One might say the inaction of authorities then has left a devastating legacy in the UK since; everything from the terrorist cells responsible for appalling carnage in London and Manchester in the 2010s to turning a blind eye to the insidious ‘grooming gangs’ in Rochdale to the teacher in Batley whose school was besieged by the local Muslim Gestapo in 2020 and remains in hiding due to a glaring absence of support from teaching unions – there’s a direct connection stretching all the way back to failure to act in 1989. Even the response of some of Rushdie’s fellow creative artists at the time saw the debut of the kind of gutless self-preservation that has subsequently become a hallmark of the artistic fraternity during the age of ‘cancel culture’, with even fewer prepared to stand up and be counted when the online hounds are unleashed to silence any artist who has dared to venture an opinion contrary to the consensus. Silence is compliance when one of your own is under threat; and the misguided solidarity shown towards a terrorist organisation like Hamas by the far-left in the West merely because their arch-enemy is Israel – remember ‘Queers for Palestine’? – is another risible strain of this; I’m just wondering how the Pride flag-waving zealots will react when the next World Cup is held in a Middle Eastern autocracy where freedom of expression is effectively outlawed – ‘Queers for Qatar’?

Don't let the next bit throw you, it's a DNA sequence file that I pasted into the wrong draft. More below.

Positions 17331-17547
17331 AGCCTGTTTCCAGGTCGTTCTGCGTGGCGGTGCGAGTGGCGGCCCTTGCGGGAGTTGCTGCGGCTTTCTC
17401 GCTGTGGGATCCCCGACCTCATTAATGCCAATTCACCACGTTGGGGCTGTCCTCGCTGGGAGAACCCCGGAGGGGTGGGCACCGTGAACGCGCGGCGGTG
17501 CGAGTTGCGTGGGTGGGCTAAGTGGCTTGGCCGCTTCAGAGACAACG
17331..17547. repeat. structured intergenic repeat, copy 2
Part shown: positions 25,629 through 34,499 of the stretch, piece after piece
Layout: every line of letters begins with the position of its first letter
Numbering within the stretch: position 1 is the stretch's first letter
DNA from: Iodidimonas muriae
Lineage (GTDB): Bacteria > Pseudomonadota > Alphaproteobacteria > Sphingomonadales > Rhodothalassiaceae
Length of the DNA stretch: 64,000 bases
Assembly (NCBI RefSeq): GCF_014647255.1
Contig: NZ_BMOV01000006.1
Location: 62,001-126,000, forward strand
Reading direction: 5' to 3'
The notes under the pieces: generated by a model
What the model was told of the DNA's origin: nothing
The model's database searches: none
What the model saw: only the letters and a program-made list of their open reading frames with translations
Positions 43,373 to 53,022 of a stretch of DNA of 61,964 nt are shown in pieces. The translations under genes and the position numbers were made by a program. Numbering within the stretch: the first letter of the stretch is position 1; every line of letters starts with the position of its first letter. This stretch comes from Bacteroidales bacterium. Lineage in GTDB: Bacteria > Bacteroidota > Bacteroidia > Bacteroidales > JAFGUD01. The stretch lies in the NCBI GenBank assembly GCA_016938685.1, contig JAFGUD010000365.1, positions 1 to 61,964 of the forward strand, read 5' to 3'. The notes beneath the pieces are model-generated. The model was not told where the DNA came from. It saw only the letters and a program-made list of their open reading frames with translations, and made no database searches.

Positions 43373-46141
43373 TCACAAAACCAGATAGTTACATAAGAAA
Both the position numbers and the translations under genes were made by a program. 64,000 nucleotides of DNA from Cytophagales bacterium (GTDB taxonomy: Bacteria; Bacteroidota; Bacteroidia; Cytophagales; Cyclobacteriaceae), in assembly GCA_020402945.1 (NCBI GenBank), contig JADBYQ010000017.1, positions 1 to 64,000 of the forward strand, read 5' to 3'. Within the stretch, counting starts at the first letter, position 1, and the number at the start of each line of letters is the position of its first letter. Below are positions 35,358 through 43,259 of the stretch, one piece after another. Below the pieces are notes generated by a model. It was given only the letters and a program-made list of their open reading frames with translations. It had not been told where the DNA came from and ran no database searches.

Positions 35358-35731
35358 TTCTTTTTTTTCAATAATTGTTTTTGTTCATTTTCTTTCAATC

According to police, Salman Rushdie was poised to speak at the large outdoor amphitheatre at the Chautauqua Institution in New York State on the ironic topic of artistic freedom when a man ran on stage and stabbed him in the neck and torso; the attacker was swiftly – if belatedly – apprehended by security and Rushdie was rushed to hospital by helicopter. He is currently on a ventilator after surgery, with the author’s spokesperson telling the press that ‘Salman will likely lose one eye; the nerves in his arm were severed; and his liver was stabbed and damaged.’ The culprit was arrested and is apparently sympathetic to the Iranian Government; if the attack was fatwa-influenced, the Iranian Government he’s seemingly sympathetic to must be the one of 1989, but Radical Islamists tend to live in the past so perhaps that’s no great revelation. I suppose the fact Salman Rushdie was one of the first artists to be exposed to the unhinged wrath of extreme opponents to the foundation stone of Western democracies means this grotesque attack coming at a time when everyone is susceptible to assault if they dare to speak their mind gives it the grim feel of a full circle being reached.